Being a lake it has all the usual water birds like ducks, swans, geese and flamingos. The last one was a surprise to me. I knew they had them way further north in Venezuela and Africa of course, but not at the southern end. A land full of surprises.



Chile to Argentina

A new month a new country. Leaving the now familiar surroundings of Las Torres after another hearty breakfast and the thrills of a grey fox outside my bedroom window plus horses cantering through the hotel front yard, we headed off towards Argentina and Calafate. 1 hour to the border, 3 hours to get through from Chile to Argentina, and another 3 1/2 to get to today’s goal.

The countryside once again is reminiscent of Australia, this time an undulating Saltbush country look alike replete with the occasional sheep and windmill, which are outnumbered by guanacos. And on the western horizon ever present the snowcapped Patagonian Mountains, the southern extreme of the mighty Andes.

Then with 50 kilometers to go the road dips away into the Rio Santa Cruz valley and the Fitzroy Massif appears on the northern horizon. Something else to look forward to.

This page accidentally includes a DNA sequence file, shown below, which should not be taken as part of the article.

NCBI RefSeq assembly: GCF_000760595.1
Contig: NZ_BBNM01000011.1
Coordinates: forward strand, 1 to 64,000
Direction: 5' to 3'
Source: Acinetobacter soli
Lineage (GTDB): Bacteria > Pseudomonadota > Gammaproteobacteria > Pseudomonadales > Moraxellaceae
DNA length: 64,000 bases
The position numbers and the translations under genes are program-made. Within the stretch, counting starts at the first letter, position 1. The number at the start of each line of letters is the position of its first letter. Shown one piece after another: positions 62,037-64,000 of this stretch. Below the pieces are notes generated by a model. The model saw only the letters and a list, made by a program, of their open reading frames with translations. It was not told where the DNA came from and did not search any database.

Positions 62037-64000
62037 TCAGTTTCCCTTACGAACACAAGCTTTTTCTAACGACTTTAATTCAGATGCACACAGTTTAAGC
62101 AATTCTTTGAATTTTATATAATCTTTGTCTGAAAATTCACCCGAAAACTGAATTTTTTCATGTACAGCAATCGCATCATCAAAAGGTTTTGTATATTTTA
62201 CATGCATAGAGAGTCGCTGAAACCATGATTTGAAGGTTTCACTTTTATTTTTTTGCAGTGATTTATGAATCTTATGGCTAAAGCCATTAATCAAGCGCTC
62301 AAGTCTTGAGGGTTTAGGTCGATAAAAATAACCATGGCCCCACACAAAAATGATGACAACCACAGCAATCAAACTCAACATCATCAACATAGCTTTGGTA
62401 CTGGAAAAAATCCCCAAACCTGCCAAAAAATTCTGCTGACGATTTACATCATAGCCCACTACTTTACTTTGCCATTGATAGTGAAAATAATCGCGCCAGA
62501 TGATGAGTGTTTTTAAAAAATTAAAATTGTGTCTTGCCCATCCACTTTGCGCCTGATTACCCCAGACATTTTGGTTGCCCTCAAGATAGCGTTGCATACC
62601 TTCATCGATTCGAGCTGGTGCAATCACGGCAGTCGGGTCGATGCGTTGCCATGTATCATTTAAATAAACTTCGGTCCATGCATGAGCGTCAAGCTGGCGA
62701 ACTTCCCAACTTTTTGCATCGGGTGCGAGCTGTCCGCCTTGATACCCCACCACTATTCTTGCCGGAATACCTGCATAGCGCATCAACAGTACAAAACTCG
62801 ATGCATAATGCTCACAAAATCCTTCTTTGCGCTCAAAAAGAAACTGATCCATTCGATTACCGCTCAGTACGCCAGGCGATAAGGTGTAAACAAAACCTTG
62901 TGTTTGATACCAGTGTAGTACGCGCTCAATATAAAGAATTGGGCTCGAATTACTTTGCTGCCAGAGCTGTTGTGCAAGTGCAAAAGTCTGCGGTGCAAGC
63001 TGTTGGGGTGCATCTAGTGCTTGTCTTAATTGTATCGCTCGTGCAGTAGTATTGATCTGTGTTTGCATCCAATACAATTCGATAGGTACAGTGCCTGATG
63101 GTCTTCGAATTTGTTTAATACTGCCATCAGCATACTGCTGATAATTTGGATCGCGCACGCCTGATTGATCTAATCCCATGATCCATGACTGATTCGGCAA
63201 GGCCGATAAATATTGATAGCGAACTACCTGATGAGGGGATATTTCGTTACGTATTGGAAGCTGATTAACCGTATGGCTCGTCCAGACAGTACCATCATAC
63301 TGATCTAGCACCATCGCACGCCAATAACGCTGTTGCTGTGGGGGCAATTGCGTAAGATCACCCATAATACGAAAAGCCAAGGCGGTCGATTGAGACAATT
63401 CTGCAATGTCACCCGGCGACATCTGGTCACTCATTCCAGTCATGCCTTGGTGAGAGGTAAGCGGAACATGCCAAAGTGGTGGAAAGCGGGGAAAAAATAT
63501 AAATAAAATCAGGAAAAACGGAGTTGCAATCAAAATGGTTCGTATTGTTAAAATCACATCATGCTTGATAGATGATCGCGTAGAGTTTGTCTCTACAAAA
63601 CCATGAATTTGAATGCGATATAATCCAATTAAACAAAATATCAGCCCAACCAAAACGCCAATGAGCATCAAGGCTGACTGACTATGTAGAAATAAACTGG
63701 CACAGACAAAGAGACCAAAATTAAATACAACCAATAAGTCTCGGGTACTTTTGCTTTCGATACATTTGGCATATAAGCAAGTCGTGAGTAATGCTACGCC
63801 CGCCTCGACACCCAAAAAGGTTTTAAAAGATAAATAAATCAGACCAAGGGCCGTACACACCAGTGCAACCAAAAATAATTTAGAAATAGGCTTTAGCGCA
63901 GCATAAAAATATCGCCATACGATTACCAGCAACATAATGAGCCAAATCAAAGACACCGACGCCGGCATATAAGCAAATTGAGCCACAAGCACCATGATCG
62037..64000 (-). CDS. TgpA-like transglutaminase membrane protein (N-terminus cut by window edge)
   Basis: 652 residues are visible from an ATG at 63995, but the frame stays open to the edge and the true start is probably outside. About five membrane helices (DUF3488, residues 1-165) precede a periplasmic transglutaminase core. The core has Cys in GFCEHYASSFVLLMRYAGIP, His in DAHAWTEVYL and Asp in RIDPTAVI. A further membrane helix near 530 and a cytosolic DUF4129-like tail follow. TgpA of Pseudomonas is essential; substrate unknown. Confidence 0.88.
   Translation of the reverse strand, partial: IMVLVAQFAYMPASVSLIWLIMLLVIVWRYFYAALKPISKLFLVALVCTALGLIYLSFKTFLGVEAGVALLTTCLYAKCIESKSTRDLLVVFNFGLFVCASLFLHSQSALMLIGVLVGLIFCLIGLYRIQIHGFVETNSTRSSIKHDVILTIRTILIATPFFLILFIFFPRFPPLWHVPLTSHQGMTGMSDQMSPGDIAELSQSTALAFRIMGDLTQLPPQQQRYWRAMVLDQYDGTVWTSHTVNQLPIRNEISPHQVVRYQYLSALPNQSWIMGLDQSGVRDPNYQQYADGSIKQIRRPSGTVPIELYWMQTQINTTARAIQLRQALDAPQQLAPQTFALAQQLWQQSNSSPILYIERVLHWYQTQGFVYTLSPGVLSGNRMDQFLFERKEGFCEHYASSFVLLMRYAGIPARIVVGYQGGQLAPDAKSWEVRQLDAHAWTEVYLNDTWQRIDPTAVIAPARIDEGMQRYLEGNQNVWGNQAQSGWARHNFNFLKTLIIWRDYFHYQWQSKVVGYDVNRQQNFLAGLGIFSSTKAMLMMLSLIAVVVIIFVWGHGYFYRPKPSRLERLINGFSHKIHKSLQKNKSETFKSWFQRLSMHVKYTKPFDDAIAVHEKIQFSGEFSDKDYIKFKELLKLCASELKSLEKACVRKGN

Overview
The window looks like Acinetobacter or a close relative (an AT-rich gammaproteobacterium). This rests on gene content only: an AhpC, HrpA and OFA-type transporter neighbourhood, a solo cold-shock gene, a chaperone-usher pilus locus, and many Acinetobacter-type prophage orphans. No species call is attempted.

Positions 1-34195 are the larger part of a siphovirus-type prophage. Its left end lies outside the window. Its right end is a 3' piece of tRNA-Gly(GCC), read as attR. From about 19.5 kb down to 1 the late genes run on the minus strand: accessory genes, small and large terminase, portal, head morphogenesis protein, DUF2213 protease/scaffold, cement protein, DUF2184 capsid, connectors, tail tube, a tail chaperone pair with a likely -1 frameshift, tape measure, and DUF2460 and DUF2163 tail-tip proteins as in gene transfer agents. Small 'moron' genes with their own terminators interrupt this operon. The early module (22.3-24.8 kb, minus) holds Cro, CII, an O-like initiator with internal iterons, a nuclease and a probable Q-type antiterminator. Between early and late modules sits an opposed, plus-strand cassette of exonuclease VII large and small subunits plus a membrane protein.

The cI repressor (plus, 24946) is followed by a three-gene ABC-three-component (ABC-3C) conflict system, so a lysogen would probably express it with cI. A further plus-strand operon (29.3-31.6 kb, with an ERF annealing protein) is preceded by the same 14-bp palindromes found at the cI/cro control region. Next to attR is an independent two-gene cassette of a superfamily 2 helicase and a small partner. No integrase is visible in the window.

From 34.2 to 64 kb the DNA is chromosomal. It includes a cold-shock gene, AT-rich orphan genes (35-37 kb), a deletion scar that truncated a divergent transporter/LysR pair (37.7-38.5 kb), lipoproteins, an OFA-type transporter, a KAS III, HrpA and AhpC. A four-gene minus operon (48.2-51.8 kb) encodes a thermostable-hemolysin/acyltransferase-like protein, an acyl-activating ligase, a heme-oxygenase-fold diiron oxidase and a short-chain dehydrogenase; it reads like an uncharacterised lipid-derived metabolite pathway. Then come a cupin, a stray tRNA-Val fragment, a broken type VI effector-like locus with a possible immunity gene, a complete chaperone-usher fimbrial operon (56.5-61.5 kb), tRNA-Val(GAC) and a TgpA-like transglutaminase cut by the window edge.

There is a map J




Chilean Patagonia

And what a day it was. What a couple of days it was actually, or was it three? Or maybe more? You could certainly spend more time here. Even though the fires in 2009 and 2011 had an impact on the countryside, with numerous skeletal remains of less fire resistant beech trees bearing silent witness to those events, it has added an additional element to the views which already had many facets. There are still many unburnt areas especially higher on the mountains of the Las Torres area, where you are rewarded by tall, shady Lenga forests. These are Beech trees related to the Beech found in some parts of Southern Australia and New Zealand, and represented by fossils in Antarctica. All part of Gondwanaland eons ago.

Exploring from my base at the Las Torres Hotel both alone and on guided tours, I explored towards Lago Nordenskjöld and around Laguna Inge up towards the Ascencio Valley to about a third of the way towards the Towers of Paine. There was also a boat trip up Lago Grey to get a close up view of the grey glacier, all topped off by a 12 hour road, boat and amble up towards and into the French Valley. The weather was startlingly good with many a wonderful could formation to accompany the photos. Much better than a boring blue sky. There was also the famed wind to help the cool blowing of the Patagonian icecap, especially at Lago Grey. One new hat was the cost of that.

And Guanacos seem to be everywhere with the occasional Condor visible soaring on the thermals. No Pumas though.

Anyway, next stop Argentina and El Calafate.